If performed incorrectly, manual handling can cause a range of different injuries depending on the task, environment and performance. These include:

First Aid Management For Manual Handling Injuries

Common manual handling injuries include fractures, sprain/strain, chronic muscle conditions, cut/open wound or crushing injury. 

A crushing injury is a common consequence of poor manual handling. Follow our tips on how to manage a crushing injury:

  1. Follow DRSABCD
  2. Call triple zero (000) for an ambulance
  3. Remove the crushing object as soon as possible if safe, unless the object has been in place for more than 15 minutes, in which case rely on advice from 000
  4. Control bleeding with a makeshift bandage
  5. Apply pressure to any bleeding
  6. Check for other injuries and manage
  7. Comfort and reassure the casualty

If poor manual handling leads to an open wound such as a bleeding scalp, follow these tips:

  1. Follow DRSABCD
  2. If you believe the casualty may have suffered from a fracture, control bleeding with mild pressure around the wound
  3. If the casualty doesn’t seem to have contracted a fracture, control bleeding with firm pressure on the wound (wear gloves if possible, apply a pad and bandage)
  4. Allow the casualty to sit up to reduce bleeding if they have not contracted any other injuries that prevent them to do so
  5. Monitor and record the casualties condition

Sometimes, workplace injuries develop over time, such as chronic joint or muscle conditions. The signs of chronic joint or muscle conditions include:

Joint conditions

Muscle conditions

·        Joint pain

·        Pain on and around the area

·        Swelling around the area

·        Pain worsens with movement

·        Joint stiffness

·        Feelings of pulled/overworked muscles

·        Joint redness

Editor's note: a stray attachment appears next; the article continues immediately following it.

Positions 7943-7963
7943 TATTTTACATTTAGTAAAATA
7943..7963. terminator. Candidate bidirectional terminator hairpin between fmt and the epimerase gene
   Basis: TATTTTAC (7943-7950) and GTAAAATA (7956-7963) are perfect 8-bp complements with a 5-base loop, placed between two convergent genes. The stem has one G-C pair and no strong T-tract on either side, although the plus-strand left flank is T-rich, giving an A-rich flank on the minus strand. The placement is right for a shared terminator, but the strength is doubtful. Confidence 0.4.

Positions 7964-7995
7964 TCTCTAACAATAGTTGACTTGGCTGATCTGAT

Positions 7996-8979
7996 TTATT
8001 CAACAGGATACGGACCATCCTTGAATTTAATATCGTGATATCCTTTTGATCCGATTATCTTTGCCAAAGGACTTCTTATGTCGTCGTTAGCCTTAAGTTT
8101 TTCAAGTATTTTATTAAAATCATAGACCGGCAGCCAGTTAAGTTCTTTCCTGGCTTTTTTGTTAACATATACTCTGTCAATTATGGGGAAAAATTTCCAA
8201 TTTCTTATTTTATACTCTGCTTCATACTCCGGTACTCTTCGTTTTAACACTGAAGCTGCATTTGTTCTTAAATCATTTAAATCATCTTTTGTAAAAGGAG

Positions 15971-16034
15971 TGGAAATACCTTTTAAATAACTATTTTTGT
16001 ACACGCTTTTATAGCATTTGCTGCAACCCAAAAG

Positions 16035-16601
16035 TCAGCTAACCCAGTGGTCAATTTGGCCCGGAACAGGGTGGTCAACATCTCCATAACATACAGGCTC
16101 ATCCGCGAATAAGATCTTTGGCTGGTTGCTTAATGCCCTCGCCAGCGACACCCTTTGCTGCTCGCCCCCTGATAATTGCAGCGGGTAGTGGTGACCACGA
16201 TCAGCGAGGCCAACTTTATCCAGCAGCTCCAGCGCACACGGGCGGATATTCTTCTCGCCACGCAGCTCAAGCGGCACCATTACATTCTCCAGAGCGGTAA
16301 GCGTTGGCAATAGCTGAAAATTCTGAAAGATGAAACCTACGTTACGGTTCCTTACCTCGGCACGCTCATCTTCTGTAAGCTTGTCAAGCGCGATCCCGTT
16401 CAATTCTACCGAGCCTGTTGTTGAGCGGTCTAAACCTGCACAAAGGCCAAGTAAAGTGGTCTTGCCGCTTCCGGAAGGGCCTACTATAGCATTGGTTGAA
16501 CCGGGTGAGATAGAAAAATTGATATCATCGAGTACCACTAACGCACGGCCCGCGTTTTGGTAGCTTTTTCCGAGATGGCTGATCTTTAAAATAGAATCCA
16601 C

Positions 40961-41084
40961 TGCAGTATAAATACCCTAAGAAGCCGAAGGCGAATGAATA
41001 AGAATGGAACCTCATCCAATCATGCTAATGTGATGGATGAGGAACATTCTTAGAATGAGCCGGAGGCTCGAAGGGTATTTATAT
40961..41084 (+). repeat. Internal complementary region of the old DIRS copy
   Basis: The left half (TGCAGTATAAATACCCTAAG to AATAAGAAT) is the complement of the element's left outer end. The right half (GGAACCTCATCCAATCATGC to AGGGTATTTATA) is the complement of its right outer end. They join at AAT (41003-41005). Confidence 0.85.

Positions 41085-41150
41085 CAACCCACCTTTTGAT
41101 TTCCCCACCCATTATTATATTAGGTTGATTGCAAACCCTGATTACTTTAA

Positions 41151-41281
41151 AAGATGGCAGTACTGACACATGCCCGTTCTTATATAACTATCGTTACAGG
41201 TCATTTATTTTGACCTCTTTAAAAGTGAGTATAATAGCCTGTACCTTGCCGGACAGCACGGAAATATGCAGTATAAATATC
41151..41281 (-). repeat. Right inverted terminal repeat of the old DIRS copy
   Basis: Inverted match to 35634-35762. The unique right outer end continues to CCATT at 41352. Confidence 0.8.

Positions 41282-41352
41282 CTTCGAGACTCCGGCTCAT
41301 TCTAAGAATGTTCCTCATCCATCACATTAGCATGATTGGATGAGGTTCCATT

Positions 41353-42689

·        Fatigue

·        Tenderness

·        Sleep disturbances

·        Warmth on the area

·        Muscle twitching

·        Tingling

·        Burning sensation in the muscle

·        Numbness


If you suspect you may be suffering a chronic joint or muscle condition schedule an appointment with your GP to discuss and explore further.

When an employee suffers a workplace injury the costs are high. Not just for the employee, but for the family of the injured and for the business that loses a team member for what could be a long time.

Manual handling injuries can be prevented with the simplest of steps. Jeopardising your health and safety to complete a task half-heartedly or more quickly is not worth the risk.

The consequences of manual handling injuries can range from mild to severe, sometimes they can be tolerated and sometimes they’re completely debilitating to a person’s livelihood. Don’t compromise the health and safety of your employees or yourself.

Check that manual handling procedures are being performed correctly, ensure that team members are equipped with the tools they need to do so and don’t ever take the risk ‘just one time’.

Bitesize Fractures, Sprains, Strains, Dislocations
Bitesize Fractures, Sprains, Strains, Dislocations
Learn how to identify and manage first aid to a casualty suffering a sprain, strain or dislocation in this interactive online course.
RRP $14.95
Group of first aid training participants socially distanced


Learn how to manage a range of common first aid scenarios.


This course equips students for emergencies in a high risk work environment and provides the skills necessary to be responsible for a first aid room. 

St John first aid pain management training Giving aspirin and water to man clutching his chest


This course covers the proper administration of paracetamol and methoxyflurane to relieve pain.